Airline Weekly - September 24, 2007
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Airline Weekly - September 24, 2007

European Unification: Continental consolidation now imminent, starting with Alitalia

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Cover Story

European Unification: Continental consolidation now imminent, starting with Alitalia

In the U.S., airlines are thinking long and hard about consolidation. In Europe, they’re consolidating.

Last week, it was Germany’s Air Berlin leading the charge again, announcing its fourth airline takeover in little more than a year. The latest target is leisure-oriented Condor, which pursues a similar business model to Air Berlin’s last takeover target, LTU. It also bought small Swiss airline Belair and, before that, Germany’s business-oriented dba (which itself previously merged with Germania).

Air Berlin’s pursuit of smaller, strategically-troubled rivals may reflect an unusually-large appetite, but it isn’t unique. Since the blockbuster merger between Air France and KLM, announced in 2003, Europe’s airlines have been joining forces. Among those consumed by rivals: Swiss International, Portugalia, FlyNordic, Virgin Express, Volare, British Mediterranean, Bulgaria Air, Malev and airline-owning travel conglomerates First Choice and MyTravel.

But this is hardly the end. Europe’s airline industry remains littered with small- and mid-sized carriers without the network scope or low cost structure to succeed on their own. Most have managed to avert disaster during the past three years—and in some cases even post small profits—thanks to downsizing and strong economic and traffic trends. But economic booms don’t last forever. When the tide comes in, as Warren Buffet likes to say, everyone will know who’s swimming naked.

No carrier is more exposed than Alitalia, which is spilling red ink even during the good times. In 1999, just two years after the E.U. completed the deregulation of its airline industry, the hapless Italian airline announced a merger with KLM, only to be disbanded when the Dutch carrier grew frustrated by the Italian government’s failure to fulfill two promises: to privatize Alitalia and to protect the new Malpensa Airport in Milan by shrinking nearby Linate Airport.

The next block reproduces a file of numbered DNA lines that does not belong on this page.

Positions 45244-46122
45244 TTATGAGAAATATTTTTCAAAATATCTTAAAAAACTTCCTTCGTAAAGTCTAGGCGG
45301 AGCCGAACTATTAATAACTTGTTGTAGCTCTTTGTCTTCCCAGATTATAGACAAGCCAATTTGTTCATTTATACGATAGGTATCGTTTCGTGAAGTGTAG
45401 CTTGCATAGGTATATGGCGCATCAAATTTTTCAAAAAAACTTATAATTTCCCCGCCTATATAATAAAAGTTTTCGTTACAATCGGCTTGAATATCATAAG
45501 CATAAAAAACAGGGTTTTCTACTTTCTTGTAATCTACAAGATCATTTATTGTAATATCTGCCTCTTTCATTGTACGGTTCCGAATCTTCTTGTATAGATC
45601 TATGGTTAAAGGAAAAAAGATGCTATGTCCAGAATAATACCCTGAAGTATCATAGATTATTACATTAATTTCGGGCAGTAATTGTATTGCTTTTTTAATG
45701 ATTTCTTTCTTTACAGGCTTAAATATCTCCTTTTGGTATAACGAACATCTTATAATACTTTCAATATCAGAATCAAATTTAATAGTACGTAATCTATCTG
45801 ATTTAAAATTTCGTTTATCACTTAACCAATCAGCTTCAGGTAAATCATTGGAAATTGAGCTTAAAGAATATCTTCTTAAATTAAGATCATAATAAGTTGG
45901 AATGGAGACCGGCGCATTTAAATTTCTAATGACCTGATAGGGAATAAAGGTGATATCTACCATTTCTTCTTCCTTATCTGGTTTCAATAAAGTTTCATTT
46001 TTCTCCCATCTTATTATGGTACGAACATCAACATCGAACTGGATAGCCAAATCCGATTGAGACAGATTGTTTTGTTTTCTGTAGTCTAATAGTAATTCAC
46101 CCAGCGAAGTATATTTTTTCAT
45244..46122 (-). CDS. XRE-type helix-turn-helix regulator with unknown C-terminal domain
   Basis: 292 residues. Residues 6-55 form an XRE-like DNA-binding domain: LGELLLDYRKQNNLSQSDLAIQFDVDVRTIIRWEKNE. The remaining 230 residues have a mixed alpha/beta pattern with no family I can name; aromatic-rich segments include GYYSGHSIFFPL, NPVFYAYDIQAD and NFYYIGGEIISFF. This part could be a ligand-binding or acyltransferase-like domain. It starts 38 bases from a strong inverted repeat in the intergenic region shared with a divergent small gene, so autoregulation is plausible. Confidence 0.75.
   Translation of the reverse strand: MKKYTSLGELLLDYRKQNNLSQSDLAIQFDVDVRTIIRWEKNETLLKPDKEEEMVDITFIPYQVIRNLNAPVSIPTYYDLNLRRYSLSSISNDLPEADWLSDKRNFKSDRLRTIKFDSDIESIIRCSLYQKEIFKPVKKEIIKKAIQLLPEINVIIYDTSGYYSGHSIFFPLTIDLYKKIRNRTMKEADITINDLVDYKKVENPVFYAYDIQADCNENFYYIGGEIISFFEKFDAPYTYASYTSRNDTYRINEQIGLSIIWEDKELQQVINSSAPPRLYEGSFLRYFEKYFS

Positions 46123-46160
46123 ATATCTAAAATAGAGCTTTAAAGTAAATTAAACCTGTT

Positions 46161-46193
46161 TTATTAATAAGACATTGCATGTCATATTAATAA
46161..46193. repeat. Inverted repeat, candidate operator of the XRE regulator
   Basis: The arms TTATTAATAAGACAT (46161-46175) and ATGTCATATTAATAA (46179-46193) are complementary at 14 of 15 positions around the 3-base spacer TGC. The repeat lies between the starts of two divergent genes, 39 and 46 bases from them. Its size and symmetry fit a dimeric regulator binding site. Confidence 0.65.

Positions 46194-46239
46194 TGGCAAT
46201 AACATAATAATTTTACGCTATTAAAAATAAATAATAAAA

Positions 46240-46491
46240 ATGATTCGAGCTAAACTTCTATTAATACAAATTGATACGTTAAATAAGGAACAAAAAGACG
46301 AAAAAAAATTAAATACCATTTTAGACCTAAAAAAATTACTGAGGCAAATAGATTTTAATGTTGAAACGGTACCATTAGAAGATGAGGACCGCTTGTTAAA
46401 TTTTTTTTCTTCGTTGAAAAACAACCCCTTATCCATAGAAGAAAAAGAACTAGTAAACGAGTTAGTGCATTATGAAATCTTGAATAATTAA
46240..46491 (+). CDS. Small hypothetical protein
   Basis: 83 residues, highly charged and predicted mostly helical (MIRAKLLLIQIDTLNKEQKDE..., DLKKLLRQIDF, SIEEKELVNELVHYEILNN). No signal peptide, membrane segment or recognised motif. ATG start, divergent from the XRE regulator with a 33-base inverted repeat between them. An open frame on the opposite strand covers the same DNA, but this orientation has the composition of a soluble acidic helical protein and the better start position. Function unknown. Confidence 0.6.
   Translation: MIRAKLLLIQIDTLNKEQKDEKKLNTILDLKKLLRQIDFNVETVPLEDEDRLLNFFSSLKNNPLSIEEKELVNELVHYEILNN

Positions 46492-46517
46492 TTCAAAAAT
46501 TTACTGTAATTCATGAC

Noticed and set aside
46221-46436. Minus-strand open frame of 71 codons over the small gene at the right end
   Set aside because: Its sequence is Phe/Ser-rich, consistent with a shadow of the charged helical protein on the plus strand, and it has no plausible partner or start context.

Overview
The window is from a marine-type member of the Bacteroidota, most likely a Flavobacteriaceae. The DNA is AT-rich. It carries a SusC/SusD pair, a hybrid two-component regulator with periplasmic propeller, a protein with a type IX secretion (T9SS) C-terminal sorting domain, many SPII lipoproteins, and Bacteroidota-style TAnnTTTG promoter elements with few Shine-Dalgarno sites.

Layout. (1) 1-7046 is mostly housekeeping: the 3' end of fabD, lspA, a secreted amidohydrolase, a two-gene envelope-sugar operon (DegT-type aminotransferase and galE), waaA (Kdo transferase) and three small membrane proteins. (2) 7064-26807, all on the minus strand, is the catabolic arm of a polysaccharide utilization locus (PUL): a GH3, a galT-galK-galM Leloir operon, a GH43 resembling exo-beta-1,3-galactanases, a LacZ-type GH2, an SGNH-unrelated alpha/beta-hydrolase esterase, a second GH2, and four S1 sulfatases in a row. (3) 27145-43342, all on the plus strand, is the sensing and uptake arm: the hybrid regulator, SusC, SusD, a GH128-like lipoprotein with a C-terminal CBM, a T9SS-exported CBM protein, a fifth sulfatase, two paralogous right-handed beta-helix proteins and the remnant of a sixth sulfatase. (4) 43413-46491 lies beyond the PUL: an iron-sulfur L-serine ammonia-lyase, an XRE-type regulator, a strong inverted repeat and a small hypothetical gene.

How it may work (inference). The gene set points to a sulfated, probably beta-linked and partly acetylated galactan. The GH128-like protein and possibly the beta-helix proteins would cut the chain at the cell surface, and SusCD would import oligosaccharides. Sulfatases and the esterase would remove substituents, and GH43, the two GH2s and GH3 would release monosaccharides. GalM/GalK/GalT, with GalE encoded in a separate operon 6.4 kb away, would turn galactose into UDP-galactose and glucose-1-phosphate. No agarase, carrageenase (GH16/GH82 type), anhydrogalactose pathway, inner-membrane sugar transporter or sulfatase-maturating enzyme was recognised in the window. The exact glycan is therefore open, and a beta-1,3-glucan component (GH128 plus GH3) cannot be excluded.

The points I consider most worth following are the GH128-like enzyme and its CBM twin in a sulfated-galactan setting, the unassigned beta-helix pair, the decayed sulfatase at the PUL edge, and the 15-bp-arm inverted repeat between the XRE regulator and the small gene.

Alitalia, jilted at the altar, then joined SkyTeam in 2001 and announced a deep alliance with Air France in 2002, hoping it would eventually lead to a full merger. But in 2003, Air France chose to join with KLM instead, insisting that it wouldn’t touch... (347 of 1385 words)

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In an industry featuring economies of scale with respect to costs and economies of scope with respect to revenues, some consolidation seems to make sense. And sense it makes to Air Berlin, which bought yet another airline this week. This time the target is Condor, which provides another longhaul platform and more potential cost synergies. The deal also—even if Lufthansa spoils things by buying Condor itself—removes another player from Europe’s fractured airline landscape.

Air Berlin’s ambitions may herald a high-profile clash with Lufthansa, but the real heavyweight event of the year could be between Cathay Pacific and Singapore Airlines. Both badly want to build a presence in the flourishing city of Shanghai, with Singapore Airlines sitting on a deal to buy 24% of China Eastern and Cathay angling to torpedo it. Air China, allied closely with Cathay, may also play a big role in the battle.

Speaking of carriers that want to serve Shanghai, all-premium airline MAXjet reported losses last week, as did rival Silverjet. Though competition, though, may be a bigger concern.

And speaking of concern, IATA now predicts airline profits in 2008 will be lower than previously forecast. Economic booms, after all, don’t last forever, regardless of what buttons Ben Bernanke pushes.

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